At the tail-end of 2018, Microsoft announced that it would remove the Clutter feature from Outlook, leaving Focused Inbox to sieve out your less-important mail. I think that’s a potentially worrying change of direction for Microsoft.
Yes, on the one hand, you could argue that Focused Inbox competes directly with similar features offered by Gmail and that those only work in the Gmail client, so why not do it. But, you could also argue that, since Outlook has had both the Focused Inbox and Clutter features for a while (and they both have their advantages), there was no really good reason to ditch Clutter. So, let’s get into it.
What is the Clutter Feature?
We’ve covered the difference between Clutter and Focused Inbox before, but here’s a quick recap. Both Clutter and Focused Inbox are ways of splitting your incoming mail into “important” and “unimportant” mail. Important mail is anything from people in your company, your contacts, and anything else Microsoft’s algorithm deems valuable to you. Unimportant mail is not spam (that goes into the Junk folder) but is mail that is deemed less valuable or urgent—like regular emails from apps or websites.
Clutter and Focused Inbox use the same algorithm to determine if a mail is important or unimportant, but here’s the important part: Clutter is an entirely separate folder, whereas Focused Inbox is just a filtered view of your Inbox.
What this means is that Clutter physically moves an unimportant mail from your Inbox into a folder called “Clutter.”
Focused Inbox—which you can toggle on and off using a switch in the View tab—just changes your Inbox to show “Focused” and “Other” tabs.
Microsoft has now confirmed that Clutter will be gone by January 31st, 2020, leaving users with just Focused Inbox. That’s going to cause some users a lot of problems and doesn’t square with Microsoft’s supposed new approach under Satya Nadella.
Why Is Getting Rid of Clutter a Bad Thing?
Most Outlook users prefer Focused Inbox. Clutter was not particularly popular when it came out, and it took people a long time to get used to it. Focused Inbox uses the same algorithm, but allows people to keep their mail in their Inbox, which means just having a single place to find everything. We explicitly said in our article about Clutter and Focused Inbox:
“Focused Inbox is a replacement for Clutter, which wasn’t particularly popular. A lot of users didn’t like going to a different folder to find messages that Outlook thought weren’t important, especially because Clutter only got accurate if you “trained” it by manually moving messages between Inbox and Clutter. Some users assumed that Clutter was just a different way of filtering spam, so they never looked in the folder or just deleted the contents without reading anything that was there.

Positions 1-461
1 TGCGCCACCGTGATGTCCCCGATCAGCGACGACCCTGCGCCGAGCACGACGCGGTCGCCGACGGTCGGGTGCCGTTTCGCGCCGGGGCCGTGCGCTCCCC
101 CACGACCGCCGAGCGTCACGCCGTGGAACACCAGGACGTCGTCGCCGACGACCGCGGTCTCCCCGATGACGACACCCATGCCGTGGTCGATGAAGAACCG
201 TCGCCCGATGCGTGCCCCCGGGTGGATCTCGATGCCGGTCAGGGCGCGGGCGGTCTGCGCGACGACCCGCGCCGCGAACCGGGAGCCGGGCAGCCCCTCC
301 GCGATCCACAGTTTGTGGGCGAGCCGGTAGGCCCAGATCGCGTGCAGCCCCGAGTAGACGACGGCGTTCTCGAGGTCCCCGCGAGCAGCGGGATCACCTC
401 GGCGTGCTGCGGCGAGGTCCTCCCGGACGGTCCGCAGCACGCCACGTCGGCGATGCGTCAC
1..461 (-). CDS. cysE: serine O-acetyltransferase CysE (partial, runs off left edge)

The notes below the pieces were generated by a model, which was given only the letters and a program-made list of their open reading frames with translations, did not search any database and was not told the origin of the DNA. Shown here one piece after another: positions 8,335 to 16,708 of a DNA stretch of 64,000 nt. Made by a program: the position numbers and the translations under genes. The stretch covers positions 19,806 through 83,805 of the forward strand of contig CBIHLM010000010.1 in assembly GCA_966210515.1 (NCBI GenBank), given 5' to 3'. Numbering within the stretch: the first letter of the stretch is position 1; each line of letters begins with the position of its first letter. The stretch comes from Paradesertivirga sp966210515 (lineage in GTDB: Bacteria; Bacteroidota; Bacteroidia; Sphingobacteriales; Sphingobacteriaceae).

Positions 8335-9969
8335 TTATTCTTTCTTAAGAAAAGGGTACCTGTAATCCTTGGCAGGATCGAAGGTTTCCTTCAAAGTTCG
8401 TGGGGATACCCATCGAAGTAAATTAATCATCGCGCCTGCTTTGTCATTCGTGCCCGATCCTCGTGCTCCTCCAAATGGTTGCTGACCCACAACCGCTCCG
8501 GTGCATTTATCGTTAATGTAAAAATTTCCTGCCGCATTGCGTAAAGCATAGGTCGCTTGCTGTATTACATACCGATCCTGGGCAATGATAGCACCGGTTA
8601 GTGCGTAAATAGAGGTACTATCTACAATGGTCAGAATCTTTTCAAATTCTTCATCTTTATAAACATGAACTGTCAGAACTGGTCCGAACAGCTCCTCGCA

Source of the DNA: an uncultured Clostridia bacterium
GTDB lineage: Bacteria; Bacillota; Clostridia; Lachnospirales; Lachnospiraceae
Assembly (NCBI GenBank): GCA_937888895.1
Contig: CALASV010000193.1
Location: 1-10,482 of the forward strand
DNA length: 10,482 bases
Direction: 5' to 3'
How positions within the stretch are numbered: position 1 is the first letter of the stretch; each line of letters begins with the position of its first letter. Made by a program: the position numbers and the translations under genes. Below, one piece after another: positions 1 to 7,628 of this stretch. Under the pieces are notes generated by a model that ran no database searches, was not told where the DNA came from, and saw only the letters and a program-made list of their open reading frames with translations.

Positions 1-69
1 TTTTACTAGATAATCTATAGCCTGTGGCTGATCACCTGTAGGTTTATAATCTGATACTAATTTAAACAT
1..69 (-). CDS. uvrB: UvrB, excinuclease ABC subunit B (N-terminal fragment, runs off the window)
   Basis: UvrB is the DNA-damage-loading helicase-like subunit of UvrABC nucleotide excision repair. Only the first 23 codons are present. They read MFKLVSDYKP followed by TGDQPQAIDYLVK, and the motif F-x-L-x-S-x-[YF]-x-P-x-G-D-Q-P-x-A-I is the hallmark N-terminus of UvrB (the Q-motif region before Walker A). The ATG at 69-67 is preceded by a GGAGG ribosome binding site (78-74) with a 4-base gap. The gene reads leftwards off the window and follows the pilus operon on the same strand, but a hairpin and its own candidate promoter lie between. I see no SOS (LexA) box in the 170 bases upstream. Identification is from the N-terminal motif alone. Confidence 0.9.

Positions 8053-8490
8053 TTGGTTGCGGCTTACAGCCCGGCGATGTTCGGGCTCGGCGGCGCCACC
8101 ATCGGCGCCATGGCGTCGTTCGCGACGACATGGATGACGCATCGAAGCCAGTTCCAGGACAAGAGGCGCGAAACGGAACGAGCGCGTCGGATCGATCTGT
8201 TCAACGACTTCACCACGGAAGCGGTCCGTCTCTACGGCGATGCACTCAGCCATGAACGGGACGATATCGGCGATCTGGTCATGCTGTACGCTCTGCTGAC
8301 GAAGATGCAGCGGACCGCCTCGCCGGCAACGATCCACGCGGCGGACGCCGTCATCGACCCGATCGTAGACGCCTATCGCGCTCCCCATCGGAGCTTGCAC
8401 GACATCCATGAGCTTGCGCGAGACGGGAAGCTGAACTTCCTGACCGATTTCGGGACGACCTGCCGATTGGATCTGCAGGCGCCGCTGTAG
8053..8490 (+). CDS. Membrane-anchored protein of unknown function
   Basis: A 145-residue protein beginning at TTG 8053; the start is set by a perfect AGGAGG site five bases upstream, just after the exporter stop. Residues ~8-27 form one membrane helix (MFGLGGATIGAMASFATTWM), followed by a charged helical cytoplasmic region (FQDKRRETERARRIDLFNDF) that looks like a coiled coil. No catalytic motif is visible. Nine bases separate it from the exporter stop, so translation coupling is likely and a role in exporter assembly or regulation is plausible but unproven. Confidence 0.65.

Microsoft recognized that Clutter wasn’t working and pretty quickly replaced it with Focused Inbox.”
That statement applies to Outlook users. It doesn’t apply to people who use a different mail client, for whom Focused Inbox won’t work at all, and here’s why.
Clutter is an entirely different folder. If you use a non-Outlook email client (like most mobile users, for example) such as Apple Mail or the stock Android Mail app, they will show Clutter as a different folder because it’s part of your mailbox. Therefore, Clutter works for them.
Focused Inbox is just a view of your inbox that Outlook creates. No other mail client—Apple mail, Android Mail, Thunderbird, etc.—recognizes the tags that Microsoft uses to do this, so Focused Inbox won’t work for you.
Essentially, Microsoft is taking away the feature for anyone not using its official Outlook client.
Now, you might think that because this is a Microsoft product, why should people expect other products to work the same way? Also, we said ourselves that Clutter wasn’t particularly popular, so why are we now complaining that it’s being taken away?
Both of those questions miss the point. This isn’t a change to Outlook; this is a change to the actual email account. The algorithm is the same, but the implementation has gone from being client-agnostic (which means Clutter worked on any mail client) to being proprietary (Focused Inbox only works on Outlook). It’s a fundamental change of principle from making changes to the mailbox that all Microsoft email account users can benefit from, to making changes to Outlook which only people who’ve paid for the software on top of their email account can benefit from.
Under Satya Nadella’s leadership Microsoft has been focused on a “mobile-first, cloud-first world,” but this decision forces all mobile users to use Outlook if they want to get a piece of functionality that until now has been client-agnostic.
For people with memories of the Gates/Ballmer approach in the ’90s, this is worryingly familiar. Microsoft had a reputation for flattening anyone it perceived as competition and part of Nadella’s appeal has been to make Microsoft a less aggressive and more collaborative company, both internally and externally. Yes, this is only a small change in the grand scheme of things, but Office is a flagship product, and if this is what Microsoft means to do with it’s “mobile-first” approach then it’s a worrying sign that maybe that old attitude of “Microsoft or nothing” is still hanging around Redmond.
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